A leading wholesale review site has published the findings of a new retail study, which examined the preferences of customers using their mobile phones for shopping. According to news reports, this review has unearthed the fact that consumers are using mobile devices to make cross-channel shopping more easy and convenient. A high percentage of the respondents said that they found it easy to place orders by phone.
This survey covered 1,000 UK consumers randomly. A high 87 percent of the participants expected a seamless and steady shopping experience across channels and brands. However, the most revealing feature of the survey was that consumers used their mobile phones beyond the point of purchase or transactions. Rather, they used their mobile phones as a tool to support their entire shopping spree.
According to the report published on the wholesale site, more than half of the respondents rated the ability to use their mobile phones while shopping to check product availability in their favorite store as very important to them. A good 19 percent used their phone inside the store to price shop an item competitively. A similar percentage of participants used their phones to create baskets and shopping lists. A whopping 64 percent said that they would like it if they could use their phones to scan and purchase items and bypass checkout lines.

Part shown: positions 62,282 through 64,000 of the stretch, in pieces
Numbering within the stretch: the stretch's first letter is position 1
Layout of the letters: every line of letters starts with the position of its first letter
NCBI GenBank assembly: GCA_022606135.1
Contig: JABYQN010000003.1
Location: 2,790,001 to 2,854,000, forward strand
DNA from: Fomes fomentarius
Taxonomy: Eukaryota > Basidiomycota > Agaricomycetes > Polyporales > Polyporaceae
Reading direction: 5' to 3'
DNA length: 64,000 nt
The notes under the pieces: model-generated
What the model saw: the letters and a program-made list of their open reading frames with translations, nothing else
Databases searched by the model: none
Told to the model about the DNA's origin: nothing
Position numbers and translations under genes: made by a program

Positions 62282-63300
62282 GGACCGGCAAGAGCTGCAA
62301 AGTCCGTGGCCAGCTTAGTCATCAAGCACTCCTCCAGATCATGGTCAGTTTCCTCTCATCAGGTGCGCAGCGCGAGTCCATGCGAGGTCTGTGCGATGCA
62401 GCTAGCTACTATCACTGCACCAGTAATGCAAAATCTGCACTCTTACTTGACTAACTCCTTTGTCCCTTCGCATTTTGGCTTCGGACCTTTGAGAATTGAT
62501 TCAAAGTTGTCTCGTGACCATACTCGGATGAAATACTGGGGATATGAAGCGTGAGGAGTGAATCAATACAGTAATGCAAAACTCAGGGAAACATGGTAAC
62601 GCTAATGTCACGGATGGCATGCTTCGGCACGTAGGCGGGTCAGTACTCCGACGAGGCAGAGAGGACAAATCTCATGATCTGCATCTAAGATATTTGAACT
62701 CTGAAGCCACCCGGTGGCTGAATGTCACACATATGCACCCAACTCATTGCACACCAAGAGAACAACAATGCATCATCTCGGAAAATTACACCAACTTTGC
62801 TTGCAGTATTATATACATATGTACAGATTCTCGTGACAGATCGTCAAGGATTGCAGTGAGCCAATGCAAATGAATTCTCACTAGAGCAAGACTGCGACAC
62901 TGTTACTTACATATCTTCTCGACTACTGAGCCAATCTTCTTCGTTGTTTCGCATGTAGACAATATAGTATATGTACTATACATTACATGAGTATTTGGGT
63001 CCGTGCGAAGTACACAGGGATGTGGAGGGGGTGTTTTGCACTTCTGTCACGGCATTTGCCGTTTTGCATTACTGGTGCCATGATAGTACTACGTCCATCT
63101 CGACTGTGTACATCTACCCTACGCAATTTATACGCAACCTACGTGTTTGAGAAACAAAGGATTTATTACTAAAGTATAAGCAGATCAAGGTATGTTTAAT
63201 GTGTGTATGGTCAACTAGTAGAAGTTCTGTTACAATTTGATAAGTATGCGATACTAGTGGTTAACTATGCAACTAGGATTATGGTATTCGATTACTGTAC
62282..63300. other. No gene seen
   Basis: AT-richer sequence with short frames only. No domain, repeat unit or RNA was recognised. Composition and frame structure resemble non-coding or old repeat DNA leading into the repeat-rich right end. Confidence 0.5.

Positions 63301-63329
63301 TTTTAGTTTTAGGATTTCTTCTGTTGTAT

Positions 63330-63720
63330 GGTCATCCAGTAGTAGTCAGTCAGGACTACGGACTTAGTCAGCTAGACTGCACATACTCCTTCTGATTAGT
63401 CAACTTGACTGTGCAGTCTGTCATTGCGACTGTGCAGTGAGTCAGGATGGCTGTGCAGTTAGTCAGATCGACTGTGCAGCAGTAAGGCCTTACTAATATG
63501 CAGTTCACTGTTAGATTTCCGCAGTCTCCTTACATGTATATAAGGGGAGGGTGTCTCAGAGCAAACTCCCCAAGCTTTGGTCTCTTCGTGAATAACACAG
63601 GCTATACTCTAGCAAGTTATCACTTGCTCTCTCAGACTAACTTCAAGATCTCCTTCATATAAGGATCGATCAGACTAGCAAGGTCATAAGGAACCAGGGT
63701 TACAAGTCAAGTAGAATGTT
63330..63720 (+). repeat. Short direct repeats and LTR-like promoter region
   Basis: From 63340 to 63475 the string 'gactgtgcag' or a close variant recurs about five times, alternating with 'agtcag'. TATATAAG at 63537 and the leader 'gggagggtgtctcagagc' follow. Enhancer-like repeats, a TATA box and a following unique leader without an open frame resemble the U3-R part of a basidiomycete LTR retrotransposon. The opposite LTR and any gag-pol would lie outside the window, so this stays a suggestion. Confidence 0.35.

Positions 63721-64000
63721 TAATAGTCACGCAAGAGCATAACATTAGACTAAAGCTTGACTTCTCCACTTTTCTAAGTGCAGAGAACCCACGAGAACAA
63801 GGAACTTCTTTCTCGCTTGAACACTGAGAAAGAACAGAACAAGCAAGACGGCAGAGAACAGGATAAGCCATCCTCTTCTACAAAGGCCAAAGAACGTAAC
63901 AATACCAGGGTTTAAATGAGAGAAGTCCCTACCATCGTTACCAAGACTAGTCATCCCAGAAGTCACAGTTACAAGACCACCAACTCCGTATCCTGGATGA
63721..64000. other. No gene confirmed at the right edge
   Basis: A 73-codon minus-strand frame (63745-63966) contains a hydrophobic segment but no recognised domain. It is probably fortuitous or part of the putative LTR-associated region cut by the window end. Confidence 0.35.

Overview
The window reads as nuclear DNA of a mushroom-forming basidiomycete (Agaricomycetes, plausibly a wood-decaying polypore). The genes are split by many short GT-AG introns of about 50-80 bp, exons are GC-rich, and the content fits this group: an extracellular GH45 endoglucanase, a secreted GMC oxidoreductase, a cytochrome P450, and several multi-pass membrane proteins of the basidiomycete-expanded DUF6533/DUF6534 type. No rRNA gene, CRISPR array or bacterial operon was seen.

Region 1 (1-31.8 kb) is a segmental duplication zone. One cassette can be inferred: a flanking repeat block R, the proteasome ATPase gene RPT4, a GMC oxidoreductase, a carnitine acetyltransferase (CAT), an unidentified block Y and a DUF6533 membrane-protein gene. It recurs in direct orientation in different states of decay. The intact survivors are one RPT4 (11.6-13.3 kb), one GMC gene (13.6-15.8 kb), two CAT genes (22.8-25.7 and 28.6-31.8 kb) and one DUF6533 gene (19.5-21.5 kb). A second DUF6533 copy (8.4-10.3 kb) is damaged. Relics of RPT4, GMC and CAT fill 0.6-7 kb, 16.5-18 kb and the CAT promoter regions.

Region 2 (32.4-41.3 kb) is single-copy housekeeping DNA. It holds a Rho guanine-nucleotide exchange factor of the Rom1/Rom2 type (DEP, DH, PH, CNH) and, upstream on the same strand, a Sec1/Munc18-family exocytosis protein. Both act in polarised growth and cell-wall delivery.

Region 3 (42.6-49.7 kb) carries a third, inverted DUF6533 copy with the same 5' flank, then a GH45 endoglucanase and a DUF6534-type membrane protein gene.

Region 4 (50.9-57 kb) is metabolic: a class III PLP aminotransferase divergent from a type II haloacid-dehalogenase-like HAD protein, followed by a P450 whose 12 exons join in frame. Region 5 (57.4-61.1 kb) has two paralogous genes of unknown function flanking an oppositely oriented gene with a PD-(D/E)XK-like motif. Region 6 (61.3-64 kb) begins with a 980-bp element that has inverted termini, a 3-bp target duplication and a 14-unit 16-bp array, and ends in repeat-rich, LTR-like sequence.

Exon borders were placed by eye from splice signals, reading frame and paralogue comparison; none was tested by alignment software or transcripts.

Most of the surveyed people (66 percent) were against receiving advertising and promotions through their phones. Twenty-three23 percent welcomed the system of gettingreceiving shopping coupons through their mobile phones.
The survey clearly sends a strong message to retailers to pull up their socks and ensure that steps are taken to make it easy for customers to use their phones for cross channel shopping. It can not only boost sales and help retain customer loyalty but can also help shoppers enjoy a hassle free shopping experience.
The survey reported first on a leading wholesale review site also stated that the main inhibiting factors are small screen of the mobile phone, difficulty in visualizing the product and the perceived insecurity of the medium.